The UK Hydrographic Office (UKHO) is planning a group of projects to make use of marine geospatial data with funding from the Government’s Geospatial Commission.
It is the first body to reveal details of how it plans to spend its share of the £5 million provided by the commission for geospatial data projects.
The effort comprises exploratory projects around four issues:
- Data discoverability – assessing and improving access to current data sets.
- Linked identifiers – supporting users to bring different data together in valuable new ways.
- Licensing – working towards simple, common licensing terms to increase data use.
- Enhancing core data assets – using third party data to improve the quality of data and make its collection more efficient.
It will work with the other partners to receive support from the commission: the British Geological Survey, Coal Authority, HM Land Registry, Ordnance Survey and the Valuation Office.
John Humphrey, chief executive officer at UKHO, said: “Marine geospatial data is fundamental to helping us to make better use of the marine environment and ensure its protection for years to come. It’s the foundation on which to develop tourism and trade, as well as support disaster resilience and climate change mitigation.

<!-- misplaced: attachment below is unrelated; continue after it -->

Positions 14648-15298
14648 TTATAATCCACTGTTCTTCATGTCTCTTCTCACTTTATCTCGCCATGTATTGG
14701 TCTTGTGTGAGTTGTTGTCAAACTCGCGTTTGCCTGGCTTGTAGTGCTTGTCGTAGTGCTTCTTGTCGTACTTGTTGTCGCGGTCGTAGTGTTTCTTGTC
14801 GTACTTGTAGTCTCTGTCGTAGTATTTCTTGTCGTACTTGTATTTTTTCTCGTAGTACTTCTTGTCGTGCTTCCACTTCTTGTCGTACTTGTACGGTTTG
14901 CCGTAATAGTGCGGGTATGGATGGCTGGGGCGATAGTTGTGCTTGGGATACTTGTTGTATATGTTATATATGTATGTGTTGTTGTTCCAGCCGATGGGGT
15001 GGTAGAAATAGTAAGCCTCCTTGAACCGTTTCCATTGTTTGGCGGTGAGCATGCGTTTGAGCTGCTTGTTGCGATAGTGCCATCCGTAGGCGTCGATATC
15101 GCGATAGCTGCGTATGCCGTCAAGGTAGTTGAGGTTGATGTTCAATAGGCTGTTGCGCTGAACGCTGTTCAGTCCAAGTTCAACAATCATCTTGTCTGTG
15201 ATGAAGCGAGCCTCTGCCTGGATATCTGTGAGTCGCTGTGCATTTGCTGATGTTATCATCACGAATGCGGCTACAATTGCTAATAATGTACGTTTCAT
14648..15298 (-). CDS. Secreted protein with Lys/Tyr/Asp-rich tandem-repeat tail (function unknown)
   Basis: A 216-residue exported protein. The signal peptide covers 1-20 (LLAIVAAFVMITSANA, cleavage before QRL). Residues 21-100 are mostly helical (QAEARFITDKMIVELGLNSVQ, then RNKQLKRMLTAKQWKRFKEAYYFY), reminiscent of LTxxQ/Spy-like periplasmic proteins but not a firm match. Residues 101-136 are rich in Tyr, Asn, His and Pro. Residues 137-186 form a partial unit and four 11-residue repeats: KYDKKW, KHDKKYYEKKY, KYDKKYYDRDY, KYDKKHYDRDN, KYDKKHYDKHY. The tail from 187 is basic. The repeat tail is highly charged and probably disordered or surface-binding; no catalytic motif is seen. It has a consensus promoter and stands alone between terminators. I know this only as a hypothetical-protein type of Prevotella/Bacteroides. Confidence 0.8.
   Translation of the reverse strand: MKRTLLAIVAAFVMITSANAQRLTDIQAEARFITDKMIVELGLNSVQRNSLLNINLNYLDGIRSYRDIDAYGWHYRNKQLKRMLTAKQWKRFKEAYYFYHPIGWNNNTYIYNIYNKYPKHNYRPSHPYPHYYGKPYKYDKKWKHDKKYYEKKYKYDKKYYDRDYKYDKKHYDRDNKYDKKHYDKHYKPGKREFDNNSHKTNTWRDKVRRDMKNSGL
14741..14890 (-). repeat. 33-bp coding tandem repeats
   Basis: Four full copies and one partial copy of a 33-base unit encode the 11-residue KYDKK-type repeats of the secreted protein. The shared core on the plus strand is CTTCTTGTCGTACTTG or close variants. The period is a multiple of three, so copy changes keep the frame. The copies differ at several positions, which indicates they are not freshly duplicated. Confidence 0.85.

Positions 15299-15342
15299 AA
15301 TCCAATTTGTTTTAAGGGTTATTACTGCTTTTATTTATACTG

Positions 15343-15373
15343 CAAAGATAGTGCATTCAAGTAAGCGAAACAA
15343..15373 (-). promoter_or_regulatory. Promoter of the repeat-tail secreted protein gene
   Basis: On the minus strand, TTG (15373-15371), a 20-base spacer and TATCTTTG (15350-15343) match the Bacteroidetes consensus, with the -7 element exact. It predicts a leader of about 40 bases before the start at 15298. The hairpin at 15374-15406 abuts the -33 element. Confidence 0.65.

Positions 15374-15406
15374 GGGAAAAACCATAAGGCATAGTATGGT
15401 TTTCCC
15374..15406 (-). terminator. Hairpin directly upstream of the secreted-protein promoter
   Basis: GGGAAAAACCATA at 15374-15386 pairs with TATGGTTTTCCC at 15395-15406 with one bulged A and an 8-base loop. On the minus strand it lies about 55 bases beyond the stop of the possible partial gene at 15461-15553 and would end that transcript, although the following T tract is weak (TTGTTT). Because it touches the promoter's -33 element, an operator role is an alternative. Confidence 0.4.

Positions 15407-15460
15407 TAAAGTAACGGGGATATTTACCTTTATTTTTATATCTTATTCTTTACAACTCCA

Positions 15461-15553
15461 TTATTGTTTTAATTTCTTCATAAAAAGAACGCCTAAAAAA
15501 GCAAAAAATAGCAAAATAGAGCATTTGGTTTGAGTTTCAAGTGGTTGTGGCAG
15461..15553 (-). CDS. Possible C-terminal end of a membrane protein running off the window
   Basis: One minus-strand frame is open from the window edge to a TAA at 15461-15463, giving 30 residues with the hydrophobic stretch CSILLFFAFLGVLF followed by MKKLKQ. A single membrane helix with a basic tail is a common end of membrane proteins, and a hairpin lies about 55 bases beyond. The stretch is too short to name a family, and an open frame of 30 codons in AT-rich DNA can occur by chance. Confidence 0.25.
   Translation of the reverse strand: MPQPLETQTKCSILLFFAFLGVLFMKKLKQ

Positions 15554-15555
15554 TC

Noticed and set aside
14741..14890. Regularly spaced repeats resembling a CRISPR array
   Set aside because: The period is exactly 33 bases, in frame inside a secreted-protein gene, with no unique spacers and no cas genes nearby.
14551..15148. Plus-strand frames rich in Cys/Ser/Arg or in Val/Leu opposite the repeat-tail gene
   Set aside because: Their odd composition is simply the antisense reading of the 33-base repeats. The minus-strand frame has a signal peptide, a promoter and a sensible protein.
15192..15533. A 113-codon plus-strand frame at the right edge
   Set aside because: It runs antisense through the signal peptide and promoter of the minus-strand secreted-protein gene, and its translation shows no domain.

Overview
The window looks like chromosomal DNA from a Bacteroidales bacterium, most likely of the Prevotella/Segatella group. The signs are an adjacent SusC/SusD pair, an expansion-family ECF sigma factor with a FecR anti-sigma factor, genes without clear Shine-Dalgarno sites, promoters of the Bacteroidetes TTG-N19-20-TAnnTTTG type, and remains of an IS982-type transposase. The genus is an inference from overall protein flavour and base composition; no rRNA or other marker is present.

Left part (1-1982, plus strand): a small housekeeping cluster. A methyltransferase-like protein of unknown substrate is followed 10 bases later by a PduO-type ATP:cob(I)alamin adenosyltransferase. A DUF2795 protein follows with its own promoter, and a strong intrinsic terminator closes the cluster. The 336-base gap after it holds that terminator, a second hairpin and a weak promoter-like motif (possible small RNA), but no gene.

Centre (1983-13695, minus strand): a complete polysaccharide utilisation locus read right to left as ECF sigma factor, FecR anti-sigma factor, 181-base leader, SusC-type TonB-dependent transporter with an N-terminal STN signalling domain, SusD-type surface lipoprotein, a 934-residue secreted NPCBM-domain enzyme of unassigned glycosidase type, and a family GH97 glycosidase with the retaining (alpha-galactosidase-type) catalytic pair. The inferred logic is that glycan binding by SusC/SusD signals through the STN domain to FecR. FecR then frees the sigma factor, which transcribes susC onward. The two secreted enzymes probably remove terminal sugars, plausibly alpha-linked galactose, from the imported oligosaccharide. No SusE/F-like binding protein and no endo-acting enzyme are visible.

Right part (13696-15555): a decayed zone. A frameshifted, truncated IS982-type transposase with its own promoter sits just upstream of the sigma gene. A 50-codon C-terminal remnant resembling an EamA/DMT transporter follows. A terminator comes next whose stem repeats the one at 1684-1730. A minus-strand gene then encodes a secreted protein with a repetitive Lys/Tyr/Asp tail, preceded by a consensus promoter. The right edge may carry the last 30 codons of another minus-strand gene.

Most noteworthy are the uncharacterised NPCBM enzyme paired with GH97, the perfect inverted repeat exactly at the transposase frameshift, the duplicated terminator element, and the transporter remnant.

“As a marine geospatial agency, we are experts in sourcing and processing this location-based information, from seabed to surface. By leveraging our data handling expertise, whether in hydrography and oceanography or software development and data science, we aim to help the Geospatial Commission maximise the value of this data to the UK.”
The UKHO holds a broad range of UK marine geospatial data ranging from the seabed to the ocean’s surface. This includes high resolution bathymetry depicting the seafloor, as well as information on the water itself like density, salinity, temperature and movement.
Specialist teams also process information on maritime security, marine life, maritime limits and more. This data is vital to helping organisations make better use of the marine environment and use ocean resources in a sustainable way.
Image from GOV.UK, Open Government Licence v3.0